Here’s what you need to look out for:
Polybrominated diphenyl ethers, also known as PBDEs, often used as flame retardents in the foam part of the mattress and/or topper.
PBDEs can be absorbed into your body through your skin, and are associated with thyroid, neurodevelopmental and reproductive issues.

Propylene oxide and TDI (Toluene Diisocyanate) are chemicals used to create polyurethane foam and memory foam, which are popular mattress materials.
While testing to date has been restricted to mice and rats, studies show propylene oxide and TDI are associated with increased tumor risk.

Toluene is a clear liquid chemical associated with the distinctive smell of paint and paint thinner. Also used in mattress foams, as an alternative to TDI, repeated and heaving exposure to this substance can result in seizures, cognitive impairment, hearing loss, and developmental delays in children or babies born to women exposed to high levels of toluene during pregnancy.

Dimethylformamide (DMF) is a clear chemical with the faint smell of ammonia that is commonly used in chemical manufacturing, acrylic fibre spinning, and more. DMF is not actually present in mattresses as a finished product, but it is used in the manufacturing process and could be released into the air as a VOC. Potential harms may include cancer and liver damage.

Benzene is a chemical commonly used in the creation of plastics, dyes, and synthetic fibres. It is one of the most common VOCs typically released from mattresses through off-gassing – again found in the mattress foams. Short-term effects can include dizziness or headaches, but long-term exposure can lead to anemia or immune system dysfunction.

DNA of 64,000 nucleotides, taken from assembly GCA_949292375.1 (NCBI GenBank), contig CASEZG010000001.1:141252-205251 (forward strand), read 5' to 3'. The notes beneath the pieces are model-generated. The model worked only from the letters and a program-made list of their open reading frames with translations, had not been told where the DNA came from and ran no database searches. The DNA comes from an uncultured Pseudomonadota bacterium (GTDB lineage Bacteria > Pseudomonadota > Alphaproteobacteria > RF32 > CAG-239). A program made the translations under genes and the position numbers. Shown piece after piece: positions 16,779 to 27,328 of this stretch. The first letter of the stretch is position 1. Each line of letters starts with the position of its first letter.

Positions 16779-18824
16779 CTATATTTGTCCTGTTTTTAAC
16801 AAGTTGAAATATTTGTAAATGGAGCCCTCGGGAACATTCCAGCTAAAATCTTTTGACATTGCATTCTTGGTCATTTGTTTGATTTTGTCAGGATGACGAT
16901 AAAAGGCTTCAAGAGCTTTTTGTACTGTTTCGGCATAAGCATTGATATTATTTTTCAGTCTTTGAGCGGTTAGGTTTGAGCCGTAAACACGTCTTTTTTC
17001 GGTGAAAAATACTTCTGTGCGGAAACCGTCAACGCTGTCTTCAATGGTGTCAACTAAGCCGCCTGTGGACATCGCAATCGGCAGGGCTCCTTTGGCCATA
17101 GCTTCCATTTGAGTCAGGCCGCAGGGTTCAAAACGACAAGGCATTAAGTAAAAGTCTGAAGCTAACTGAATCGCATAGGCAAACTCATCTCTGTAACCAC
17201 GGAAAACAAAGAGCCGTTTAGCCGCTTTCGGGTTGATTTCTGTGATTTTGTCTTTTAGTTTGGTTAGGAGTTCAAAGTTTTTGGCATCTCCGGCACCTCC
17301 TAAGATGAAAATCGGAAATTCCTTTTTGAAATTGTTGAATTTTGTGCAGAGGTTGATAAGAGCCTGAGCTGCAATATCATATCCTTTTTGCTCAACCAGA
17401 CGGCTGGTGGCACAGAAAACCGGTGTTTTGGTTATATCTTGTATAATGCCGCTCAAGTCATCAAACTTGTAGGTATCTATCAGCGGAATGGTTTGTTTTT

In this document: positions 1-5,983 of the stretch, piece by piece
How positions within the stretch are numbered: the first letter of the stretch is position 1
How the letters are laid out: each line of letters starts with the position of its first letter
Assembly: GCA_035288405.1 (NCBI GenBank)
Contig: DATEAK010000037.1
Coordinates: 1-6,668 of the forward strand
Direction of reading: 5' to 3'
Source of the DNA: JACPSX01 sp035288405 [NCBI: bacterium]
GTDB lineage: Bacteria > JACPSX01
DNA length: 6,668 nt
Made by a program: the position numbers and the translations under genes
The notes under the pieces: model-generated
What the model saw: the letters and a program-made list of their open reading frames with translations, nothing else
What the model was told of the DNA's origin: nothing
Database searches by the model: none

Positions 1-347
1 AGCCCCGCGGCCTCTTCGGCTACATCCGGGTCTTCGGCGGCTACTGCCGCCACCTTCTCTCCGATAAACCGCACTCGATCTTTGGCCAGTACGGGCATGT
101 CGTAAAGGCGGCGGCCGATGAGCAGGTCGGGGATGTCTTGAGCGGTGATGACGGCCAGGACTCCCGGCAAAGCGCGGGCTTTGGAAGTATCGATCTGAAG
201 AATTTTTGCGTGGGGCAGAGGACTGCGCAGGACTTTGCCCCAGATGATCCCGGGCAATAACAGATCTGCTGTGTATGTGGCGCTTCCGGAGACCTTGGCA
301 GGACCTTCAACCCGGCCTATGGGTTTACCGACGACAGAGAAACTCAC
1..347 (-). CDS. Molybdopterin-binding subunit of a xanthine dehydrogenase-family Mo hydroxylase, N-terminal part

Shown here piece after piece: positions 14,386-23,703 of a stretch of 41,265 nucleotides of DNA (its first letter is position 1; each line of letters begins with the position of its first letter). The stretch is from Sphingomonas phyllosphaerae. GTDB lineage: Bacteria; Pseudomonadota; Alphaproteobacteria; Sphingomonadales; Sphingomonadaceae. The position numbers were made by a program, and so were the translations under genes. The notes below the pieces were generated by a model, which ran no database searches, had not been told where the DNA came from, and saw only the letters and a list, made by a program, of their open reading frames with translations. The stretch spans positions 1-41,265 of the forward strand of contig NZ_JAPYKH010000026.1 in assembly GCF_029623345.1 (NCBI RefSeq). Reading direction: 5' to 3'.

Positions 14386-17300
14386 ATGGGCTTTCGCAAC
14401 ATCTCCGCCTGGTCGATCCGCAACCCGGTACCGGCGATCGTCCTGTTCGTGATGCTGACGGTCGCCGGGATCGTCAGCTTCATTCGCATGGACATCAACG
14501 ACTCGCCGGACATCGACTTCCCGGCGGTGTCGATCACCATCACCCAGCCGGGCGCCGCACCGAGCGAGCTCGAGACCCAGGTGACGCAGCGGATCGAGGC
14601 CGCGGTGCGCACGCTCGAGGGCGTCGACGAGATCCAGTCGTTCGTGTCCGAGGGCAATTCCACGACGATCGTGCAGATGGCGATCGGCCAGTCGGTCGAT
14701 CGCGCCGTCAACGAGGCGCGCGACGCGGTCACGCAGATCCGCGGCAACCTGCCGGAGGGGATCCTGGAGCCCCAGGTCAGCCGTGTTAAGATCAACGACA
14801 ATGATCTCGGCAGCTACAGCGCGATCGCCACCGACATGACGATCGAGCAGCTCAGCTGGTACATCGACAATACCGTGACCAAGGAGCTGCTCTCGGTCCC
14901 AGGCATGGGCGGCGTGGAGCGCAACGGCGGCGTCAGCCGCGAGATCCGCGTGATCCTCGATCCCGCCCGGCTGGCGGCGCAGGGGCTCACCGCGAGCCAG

Polyols are chemicals used to create polyurethane foam, which as we’ve mentioned, is a major component of most modern mattresses. Some mattress manufactures boast that they use a harmless variety of polyols, made from vegetable oil, but dig a little deeper, as this is often only used in small amounts, while the bulk of the polyols used are the more dangerous kind.
Polyols may cause dizziness, headaches, nausea, and trouble concentrating.

If you are buying a conventional mattress, it’s going to be hard to avoid this breathtakingly toxic cocktail, so it’s a good idea to seek out organic mattresses and bedding, that use latex, wool, linen and other natural materials, and avoid the use of retardant and repellent sprays.
Consider the impact of these substances on your babies and young children and take care not to expose them to these harmful gasses.
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What else can you do?
The detoxification of your home may seem more than a little daunting. You obviously aren’t going to start ripping out carpets and wardrobes and dumping your furniture, but as you replace certain items, it will pay to look for more natural replacements.

In the meantime, there are other things you can do to improve the toxicity of your home:

Don’t underestimate the power of fresh air and natural light in the creation of a healthier home. Open up doors and windows every day and allow sunlight to flood into your space as much as possible.

Infuse your home with houseplants that will also improve your air quality.

Invest in natural Himalayan salt lamps, which release negative ions into the air, acting as a natural air sanitser, improving respiration, balancing the PH in our bodies, improving metabolic function, and aiding restful sleep. The negative ions also combat the positive ions emitted by the many ubiquitous electronic devices our modern homes are infused with.

Activated bamboo charcoal is also a natural way to neutralise odours and eliminate pollutants and bacteria.

Keeping your home clean (without harmful chemical cleaners), and well vacuumed will also help to keep your air quality on an even keel.

Good luck with your detox…